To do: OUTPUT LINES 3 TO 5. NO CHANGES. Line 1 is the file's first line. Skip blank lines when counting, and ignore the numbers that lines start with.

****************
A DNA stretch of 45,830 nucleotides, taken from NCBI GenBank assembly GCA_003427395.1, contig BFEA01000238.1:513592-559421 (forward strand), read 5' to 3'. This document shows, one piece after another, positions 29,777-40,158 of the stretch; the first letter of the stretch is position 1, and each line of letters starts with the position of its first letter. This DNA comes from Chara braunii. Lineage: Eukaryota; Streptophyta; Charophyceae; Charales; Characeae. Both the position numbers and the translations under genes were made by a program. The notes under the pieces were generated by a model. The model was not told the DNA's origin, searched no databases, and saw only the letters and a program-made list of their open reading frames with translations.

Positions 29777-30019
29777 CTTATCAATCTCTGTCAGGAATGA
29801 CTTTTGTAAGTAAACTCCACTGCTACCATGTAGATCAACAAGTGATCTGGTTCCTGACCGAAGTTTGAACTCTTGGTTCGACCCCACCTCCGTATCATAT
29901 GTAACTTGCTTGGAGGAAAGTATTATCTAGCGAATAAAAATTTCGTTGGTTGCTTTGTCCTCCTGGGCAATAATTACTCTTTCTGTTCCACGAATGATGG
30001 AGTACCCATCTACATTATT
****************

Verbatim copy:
29777 CTTATCAATCTCTGTCAGGAATGA
29801 CTTTTGTAAGTAAACTCCACTGCTACCATGTAGATCAACAAGTGATCTGGTTCCTGACCGAAGTTTGAACTCTTGGTTCGACCCCACCTCCGTATCATAT
29901 GTAACTTGCTTGGAGGAAAGTATTATCTAGCGAATAAAAATTTCGTTGGTTGCTTTGTCCTCCTGGGCAATAATTACTCTTTCTGTTCCACGAATGATGG